All of the examples thus far have weights that are based solely on the historical volatility over various periods.
The original Hedgefundie 40/60 weights are based on backfitting over several decades, and the weights are closely tied to a risk parity balance over this period. Other examples have weights based on the volatility over the trailing one to three months. A key assumption in risk parity is that expected return is proportional to risk, with the asset allocation determined to equalize expected risks given the assets in the portfolio. To the extent that asset risks are known, then a pure risk parity is market agnostic once the assets have been selected. The argument for using trailing volatility over a relatively short period, such as a month or quarter, to determine risk is typically that the current market risks are best estimated with recent information.
Some of the examples include tilts to the risk budget for the assets, with the tilts fixed at a constant value. A tilt away from equal risk budget weights serves to emphasize some assets at the cost of others. The emphasized assets might have better growth potential or lower volatility, depending on the desires of the portfolio manager. Setting a risk budget is akin to setting an asset allocation, except with a fixed risk budget the asset allocation changes over time and with a fixed allocation the risk budget changes over time.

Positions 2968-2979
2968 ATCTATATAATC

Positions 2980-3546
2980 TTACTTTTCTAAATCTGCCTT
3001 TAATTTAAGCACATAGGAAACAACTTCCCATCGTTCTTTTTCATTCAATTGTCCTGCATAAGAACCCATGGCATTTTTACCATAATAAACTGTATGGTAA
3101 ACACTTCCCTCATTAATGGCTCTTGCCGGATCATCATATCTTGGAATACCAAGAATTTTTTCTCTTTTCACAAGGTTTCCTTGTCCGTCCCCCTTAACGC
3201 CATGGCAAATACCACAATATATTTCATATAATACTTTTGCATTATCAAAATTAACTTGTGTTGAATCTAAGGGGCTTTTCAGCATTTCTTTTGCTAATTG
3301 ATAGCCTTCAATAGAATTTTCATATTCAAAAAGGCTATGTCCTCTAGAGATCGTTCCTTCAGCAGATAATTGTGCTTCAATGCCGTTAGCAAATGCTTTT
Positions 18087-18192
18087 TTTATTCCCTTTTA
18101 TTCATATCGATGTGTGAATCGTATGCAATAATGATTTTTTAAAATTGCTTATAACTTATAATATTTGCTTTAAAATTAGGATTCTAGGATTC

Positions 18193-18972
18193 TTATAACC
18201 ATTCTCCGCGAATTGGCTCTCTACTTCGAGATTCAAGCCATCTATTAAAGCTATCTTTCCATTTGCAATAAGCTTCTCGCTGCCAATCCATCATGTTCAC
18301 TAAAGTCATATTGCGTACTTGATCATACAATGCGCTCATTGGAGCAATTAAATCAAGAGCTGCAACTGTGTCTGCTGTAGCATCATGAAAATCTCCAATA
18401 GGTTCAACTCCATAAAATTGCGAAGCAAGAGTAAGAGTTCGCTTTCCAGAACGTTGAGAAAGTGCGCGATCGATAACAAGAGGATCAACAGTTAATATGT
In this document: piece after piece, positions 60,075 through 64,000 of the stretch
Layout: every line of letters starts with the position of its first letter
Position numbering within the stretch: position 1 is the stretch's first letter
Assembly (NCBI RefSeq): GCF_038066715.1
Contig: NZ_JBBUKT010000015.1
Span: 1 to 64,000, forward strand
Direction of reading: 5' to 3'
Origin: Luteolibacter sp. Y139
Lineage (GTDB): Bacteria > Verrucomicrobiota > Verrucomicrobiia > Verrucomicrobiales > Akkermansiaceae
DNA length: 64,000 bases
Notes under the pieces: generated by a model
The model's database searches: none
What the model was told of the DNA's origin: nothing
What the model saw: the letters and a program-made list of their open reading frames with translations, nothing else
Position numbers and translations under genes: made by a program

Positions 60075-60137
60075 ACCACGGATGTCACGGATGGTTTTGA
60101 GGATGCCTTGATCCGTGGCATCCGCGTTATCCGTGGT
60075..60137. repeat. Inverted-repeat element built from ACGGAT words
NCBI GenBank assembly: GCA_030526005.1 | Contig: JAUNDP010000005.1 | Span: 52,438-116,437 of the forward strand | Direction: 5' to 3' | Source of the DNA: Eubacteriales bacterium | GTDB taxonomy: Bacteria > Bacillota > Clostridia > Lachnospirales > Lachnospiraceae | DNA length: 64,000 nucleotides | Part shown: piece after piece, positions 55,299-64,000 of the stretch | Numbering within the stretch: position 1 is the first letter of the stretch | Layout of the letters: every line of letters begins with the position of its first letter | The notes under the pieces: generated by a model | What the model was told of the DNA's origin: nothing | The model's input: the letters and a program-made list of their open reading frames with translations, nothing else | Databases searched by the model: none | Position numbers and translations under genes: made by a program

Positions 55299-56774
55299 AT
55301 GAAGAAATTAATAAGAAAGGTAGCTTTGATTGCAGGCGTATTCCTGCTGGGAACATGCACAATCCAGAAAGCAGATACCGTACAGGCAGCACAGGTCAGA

There are various ways that one could introduce market timing into a scheme that uses risk parity, such as swapping assets in and out of the portfolio or adaptively adjusting risk budget weights.
The approach I discussed before (using the unemployment rate index
) adjusts the risk budget according to the unemployment rate. In this scheme, the risk budget allocated to UPRO is decreased each month that the unemployment rate is increasing and accelerating, and is increased each month that the unemployment rate is decreasing or the increase is decelerating. The risk budget is determined entirely by the macroeconomic indicator.
The next two figures illustrate the adaptive allocation of the risk budget for UPRO between 20 and 90 percent. The UPRO risk budget allocation drops from high to low over a minimum of four months, and increases from low to high over a minimum of 20 months.
In these figures, the timing of the UPRO weight changes is essentially completely determined by the unemployment rate.
As before, the variance-based methods perform slightly better than the volatility-based methods in terms of expected return and risk-adjusted return. The variance methods have approximately 800 bps larger expected CAGR than the 40/60 fixed weighting scheme.
The effect of the limiting budget is shown in the next figure. Widening the UPRO limits tends to increase the overall returns, but exposes the portfolio to increased drawdown from rapid events that are not signalled.